“Many felt Webb and his wife, Julie, finessed the situation and managed to help create an atmosphere that allowed cooler heads to prevail through their coverage,” Henry recalled. “The newspaperman knew the very heart of his community was at stake and not just a story for the newspaper. The balanced, objective, sensitive approach to the coverage he provided and directed still stands as an example today for the community newspaper industry anywhere.”

As for me, your humble editor, I first met Willis some 24 years ago when I was an intern at the Texas Press Association, about a year into Willis' 16-year stint at the helm of the Jasper Newsboy. He struck me as a very smart, witty guy who cared about small towns and small town newspapers. He always had a story to tell and he could spin a yarn with the best of them. Of course, I don't have to tell our readers that as they have seen proof each Friday on this page.

Willis would later serve as president of TPA in 2004, which makes sense for a man who believed that weekly newspapers “offer not only the opportunity to make a difference in the life of a community, but also a chance to participate in all aspects of the newspaper industry.”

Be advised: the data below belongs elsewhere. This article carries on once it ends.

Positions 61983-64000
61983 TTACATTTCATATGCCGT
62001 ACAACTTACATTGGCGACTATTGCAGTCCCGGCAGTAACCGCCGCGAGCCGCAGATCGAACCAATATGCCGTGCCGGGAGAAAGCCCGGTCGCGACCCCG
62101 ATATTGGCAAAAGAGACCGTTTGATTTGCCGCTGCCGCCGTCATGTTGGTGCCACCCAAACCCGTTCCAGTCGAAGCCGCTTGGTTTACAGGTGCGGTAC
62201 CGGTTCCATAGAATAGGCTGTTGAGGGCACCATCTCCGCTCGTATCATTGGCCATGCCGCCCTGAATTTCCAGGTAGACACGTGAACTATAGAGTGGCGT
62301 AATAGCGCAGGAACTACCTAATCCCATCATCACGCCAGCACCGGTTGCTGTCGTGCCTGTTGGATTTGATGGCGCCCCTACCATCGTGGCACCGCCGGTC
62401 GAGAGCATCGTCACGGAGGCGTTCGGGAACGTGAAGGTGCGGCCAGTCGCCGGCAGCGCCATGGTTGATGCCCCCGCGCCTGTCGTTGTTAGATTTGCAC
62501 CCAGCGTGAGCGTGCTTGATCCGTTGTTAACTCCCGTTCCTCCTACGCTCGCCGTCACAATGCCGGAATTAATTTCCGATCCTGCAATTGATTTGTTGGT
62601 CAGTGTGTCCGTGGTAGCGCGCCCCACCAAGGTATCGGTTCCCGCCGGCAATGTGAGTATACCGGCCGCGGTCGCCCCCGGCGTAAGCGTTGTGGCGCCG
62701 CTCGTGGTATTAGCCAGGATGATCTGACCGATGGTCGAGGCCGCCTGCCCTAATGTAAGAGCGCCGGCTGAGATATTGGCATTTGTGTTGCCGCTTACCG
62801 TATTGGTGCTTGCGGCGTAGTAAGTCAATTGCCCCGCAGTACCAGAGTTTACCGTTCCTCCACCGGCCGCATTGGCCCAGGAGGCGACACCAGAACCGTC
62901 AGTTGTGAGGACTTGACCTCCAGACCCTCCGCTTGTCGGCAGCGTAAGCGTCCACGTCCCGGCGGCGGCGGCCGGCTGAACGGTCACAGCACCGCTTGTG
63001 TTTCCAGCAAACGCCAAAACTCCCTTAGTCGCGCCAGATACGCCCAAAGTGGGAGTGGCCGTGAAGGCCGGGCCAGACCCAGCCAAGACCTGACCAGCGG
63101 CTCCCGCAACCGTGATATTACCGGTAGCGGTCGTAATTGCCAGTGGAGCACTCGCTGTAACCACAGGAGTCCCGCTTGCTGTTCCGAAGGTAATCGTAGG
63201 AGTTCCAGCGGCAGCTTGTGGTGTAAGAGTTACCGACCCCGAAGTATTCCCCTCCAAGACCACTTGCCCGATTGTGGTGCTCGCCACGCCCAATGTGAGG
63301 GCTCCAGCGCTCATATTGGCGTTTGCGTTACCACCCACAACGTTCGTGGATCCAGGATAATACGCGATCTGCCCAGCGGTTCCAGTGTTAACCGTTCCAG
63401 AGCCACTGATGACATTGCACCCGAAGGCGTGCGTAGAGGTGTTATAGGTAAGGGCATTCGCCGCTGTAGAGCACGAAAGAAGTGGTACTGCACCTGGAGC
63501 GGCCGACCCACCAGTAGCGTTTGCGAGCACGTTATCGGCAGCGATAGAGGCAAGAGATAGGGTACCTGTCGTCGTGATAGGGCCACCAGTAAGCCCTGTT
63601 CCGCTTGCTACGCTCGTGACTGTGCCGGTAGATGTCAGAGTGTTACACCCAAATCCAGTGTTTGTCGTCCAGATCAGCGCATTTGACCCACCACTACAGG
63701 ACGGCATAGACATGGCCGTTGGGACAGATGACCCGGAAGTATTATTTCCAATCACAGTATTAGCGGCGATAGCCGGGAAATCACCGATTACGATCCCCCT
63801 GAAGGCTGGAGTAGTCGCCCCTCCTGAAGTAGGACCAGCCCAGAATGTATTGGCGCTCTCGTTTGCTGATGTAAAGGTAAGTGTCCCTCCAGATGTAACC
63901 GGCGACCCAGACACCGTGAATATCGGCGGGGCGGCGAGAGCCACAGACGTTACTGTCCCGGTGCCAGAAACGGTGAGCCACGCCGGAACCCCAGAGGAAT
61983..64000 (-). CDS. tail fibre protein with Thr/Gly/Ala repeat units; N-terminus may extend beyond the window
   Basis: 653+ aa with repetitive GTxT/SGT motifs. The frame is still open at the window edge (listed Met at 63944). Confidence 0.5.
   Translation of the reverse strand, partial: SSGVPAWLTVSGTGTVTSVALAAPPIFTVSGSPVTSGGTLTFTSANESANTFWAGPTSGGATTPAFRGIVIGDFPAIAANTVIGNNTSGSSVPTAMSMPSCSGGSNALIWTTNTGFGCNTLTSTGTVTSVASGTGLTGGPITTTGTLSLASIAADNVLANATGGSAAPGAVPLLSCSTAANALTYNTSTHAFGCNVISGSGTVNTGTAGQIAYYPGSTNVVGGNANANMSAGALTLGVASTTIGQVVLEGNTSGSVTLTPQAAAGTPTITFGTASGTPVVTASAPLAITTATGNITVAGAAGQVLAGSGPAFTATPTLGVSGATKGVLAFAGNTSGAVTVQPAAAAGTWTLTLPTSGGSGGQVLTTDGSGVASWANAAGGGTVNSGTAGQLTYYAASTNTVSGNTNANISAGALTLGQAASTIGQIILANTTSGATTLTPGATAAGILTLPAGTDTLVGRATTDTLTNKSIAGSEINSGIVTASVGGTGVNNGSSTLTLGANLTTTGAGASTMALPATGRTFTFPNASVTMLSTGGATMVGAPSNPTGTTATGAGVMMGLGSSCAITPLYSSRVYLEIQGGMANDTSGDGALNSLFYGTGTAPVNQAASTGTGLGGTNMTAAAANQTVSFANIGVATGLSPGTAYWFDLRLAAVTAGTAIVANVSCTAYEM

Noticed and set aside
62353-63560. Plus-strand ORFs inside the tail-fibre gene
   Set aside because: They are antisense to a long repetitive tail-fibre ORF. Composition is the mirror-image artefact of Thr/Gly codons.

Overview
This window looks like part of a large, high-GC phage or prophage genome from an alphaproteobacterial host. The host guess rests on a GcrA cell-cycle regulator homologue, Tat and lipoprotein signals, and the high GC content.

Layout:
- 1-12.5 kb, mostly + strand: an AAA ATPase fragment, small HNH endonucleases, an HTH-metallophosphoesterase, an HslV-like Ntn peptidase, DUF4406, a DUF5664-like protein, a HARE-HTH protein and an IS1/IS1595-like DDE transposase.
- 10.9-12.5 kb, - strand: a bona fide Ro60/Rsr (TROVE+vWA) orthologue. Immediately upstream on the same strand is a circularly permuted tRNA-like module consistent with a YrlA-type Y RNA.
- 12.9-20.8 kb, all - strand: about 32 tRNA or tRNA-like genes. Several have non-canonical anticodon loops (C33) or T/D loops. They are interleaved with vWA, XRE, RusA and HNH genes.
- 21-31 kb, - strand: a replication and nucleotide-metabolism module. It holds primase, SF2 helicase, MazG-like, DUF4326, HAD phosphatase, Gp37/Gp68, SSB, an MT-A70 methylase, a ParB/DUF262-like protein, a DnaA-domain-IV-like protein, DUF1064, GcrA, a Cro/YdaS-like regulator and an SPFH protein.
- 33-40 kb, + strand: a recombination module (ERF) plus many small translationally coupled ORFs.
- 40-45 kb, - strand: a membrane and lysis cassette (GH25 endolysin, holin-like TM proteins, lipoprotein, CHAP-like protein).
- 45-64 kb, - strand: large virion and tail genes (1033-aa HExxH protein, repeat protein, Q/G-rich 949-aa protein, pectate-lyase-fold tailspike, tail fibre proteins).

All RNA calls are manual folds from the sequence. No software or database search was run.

Ed Sterling, TPA director of member services, fondly remembers how Willis could charm an audience with his stories.

“A conversation with Willis could turn into a wide-ranging ramble with believe-it-or-not newspaper career anecdotes woven through, like the time he was driving on a farm-to-market road and the Goodyear Blimp lands softly in a pasture just ahead of him,” Sterling said. “Willis pulls over, vaults a barbed wire fence and starts waving and shooting pictures. The pilot waves back and opens the gondola door.

“Next thing you know, Willis is getting the ride of his life, circling above Houston. An hour later, he's back at the bar ditch where he left his car, then racing back to the newspaper office, struggling to meet the press deadline.”

“Willis saw the business change greatly, especially the equipment and technology used in the industry along the way,” Henry added. “At his core he was a story teller and his columns accomplished bringing the reader along for the ride, enabling them to feel the story as it unfolded.”

Other impressive awards which Willis received included the Harris Wofford Award for outstanding service to youth from Youth Service of America in 2005 and the Lifetime Achievement in Print Media from Sam Houston University in 2010.